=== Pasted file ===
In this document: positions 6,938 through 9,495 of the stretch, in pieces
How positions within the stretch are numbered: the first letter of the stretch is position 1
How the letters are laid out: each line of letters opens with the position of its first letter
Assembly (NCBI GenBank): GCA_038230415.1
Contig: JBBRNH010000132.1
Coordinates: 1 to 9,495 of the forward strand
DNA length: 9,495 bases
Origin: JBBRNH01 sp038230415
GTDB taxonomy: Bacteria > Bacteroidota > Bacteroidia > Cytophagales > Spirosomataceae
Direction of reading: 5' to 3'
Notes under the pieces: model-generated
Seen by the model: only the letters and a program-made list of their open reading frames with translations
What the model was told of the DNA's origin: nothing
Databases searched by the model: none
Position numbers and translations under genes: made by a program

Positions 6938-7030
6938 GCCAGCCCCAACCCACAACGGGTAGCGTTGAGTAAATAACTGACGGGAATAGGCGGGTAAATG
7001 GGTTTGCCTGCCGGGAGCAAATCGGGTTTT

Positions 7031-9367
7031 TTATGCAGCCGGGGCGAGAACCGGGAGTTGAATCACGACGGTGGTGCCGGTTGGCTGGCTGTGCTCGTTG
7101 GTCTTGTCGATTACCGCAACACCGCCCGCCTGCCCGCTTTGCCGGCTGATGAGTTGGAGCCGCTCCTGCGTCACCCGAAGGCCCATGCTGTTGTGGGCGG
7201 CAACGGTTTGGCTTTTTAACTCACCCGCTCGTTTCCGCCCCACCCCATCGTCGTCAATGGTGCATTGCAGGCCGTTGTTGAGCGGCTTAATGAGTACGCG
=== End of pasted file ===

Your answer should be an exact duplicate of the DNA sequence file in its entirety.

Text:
In this document: positions 6,938 through 9,495 of the stretch, in pieces
How positions within the stretch are numbered: the first letter of the stretch is position 1
How the letters are laid out: each line of letters opens with the position of its first letter
Assembly (NCBI GenBank): GCA_038230415.1
Contig: JBBRNH010000132.1
Coordinates: 1 to 9,495 of the forward strand
DNA length: 9,495 bases
Origin: JBBRNH01 sp038230415
GTDB taxonomy: Bacteria > Bacteroidota > Bacteroidia > Cytophagales > Spirosomataceae
Direction of reading: 5' to 3'
Notes under the pieces: model-generated
Seen by the model: only the letters and a program-made list of their open reading frames with translations
What the model was told of the DNA's origin: nothing
Databases searched by the model: none
Position numbers and translations under genes: made by a program

Positions 6938-7030
6938 GCCAGCCCCAACCCACAACGGGTAGCGTTGAGTAAATAACTGACGGGAATAGGCGGGTAAATG
7001 GGTTTGCCTGCCGGGAGCAAATCGGGTTTT

Positions 7031-9367
7031 TTATGCAGCCGGGGCGAGAACCGGGAGTTGAATCACGACGGTGGTGCCGGTTGGCTGGCTGTGCTCGTTG
7101 GTCTTGTCGATTACCGCAACACCGCCCGCCTGCCCGCTTTGCCGGCTGATGAGTTGGAGCCGCTCCTGCGTCACCCGAAGGCCCATGCTGTTGTGGGCGG
7201 CAACGGTTTGGCTTTTTAACTCACCCGCTCGTTTCCGCCCCACCCCATCGTCGTCAATGGTGCATTGCAGGCCGTTGTTGAGCGGCTTAATGAGTACGCG